-By Dan Froomkin & Paul Blumenthal

May 7, 2012- WASHINGTON — Crossroads Grassroots Policy Strategies, the political ad-buying organization cofounded by Republican strategist Karl Rove in 2010, has officially submitted its first tax forms with the Internal Revenue Service, and as expected, the group is formally requesting that the IRS treat it as a nonprofit operating under section 501(c)(4) of the tax code.

But that's a tricky proposition for a group that spends the vast majority of its money on ads decrying one political candidate or another.

The hitch is that the tax code says 501(c)(4) groups "must be operated exclusively to promote social welfare" — the promotion of which "does not include direct or indirect participation or intervention in political campaigns on behalf of or in opposition to any candidate for public office."

Rove depends on Crossroad GPS getting that 501(c)(4) status for one reason. Avowedly political groups, like Crossroads GPS’ sister organization, the American Crossroads Super PAC, have to disclose their donors; 501(c)(4) groups don't (although that could be changing).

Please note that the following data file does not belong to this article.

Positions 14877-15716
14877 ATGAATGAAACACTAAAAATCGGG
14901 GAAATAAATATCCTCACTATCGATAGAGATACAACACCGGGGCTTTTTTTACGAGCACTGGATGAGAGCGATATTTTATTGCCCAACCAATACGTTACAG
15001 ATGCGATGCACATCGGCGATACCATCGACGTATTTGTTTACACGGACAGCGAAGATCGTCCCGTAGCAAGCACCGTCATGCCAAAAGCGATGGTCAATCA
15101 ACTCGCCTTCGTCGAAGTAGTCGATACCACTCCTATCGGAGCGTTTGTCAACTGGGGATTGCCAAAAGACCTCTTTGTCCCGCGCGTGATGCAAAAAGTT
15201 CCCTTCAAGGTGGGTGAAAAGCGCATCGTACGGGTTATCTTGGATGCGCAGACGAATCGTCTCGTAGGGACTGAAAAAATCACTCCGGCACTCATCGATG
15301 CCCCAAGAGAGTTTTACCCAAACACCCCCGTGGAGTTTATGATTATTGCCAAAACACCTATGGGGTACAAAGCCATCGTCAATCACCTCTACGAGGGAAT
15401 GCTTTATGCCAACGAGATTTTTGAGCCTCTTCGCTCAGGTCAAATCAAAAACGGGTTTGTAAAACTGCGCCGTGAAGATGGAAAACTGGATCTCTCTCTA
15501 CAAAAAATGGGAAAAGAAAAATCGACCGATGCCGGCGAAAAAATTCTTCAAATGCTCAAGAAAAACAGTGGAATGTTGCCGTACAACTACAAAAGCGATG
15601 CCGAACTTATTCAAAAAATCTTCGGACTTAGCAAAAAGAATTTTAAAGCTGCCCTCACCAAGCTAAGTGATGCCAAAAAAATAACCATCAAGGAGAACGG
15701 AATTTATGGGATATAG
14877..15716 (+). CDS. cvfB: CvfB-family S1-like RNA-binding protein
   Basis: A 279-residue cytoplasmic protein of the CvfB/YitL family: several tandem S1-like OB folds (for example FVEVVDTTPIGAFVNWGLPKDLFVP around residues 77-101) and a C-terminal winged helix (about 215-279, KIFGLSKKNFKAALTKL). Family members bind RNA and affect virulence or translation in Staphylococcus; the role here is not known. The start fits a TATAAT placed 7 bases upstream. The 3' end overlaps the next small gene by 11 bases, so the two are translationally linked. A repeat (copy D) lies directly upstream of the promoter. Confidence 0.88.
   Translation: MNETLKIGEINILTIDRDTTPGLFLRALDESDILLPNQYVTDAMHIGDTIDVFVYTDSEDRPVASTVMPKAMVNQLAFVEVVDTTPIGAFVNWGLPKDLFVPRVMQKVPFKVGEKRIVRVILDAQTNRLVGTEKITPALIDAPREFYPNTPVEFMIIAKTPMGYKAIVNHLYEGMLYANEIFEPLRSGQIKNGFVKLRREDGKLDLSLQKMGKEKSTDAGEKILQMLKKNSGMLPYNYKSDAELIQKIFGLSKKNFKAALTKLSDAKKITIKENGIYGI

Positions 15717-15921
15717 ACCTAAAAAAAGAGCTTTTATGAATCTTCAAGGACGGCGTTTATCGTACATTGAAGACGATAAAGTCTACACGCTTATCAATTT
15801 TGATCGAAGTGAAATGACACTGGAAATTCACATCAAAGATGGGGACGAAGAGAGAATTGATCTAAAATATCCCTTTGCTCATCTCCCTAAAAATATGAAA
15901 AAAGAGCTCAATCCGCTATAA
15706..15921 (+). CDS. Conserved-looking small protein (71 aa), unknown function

In order to promise anonymity to donors giving tens of millions — sometimes $10 million at a time — Rove and his colleagues called Crossroads GPS a “policy and grassroots advocacy” organization.

The group insists that most of the ads the organization produces comprise "issue advocacy" rather than political campaign activity. It argues that since less than 50 percent of its budget goes to what it terms “direct” political spending, the group qualifies as being "primarily" a social welfare group.

The big question the IRS will have to address, therefore, is whether the ads that Crossroads GPS and similar groups call "issue advocacy" ads are, in fact, "on behalf or in opposition to any candidate for public office."



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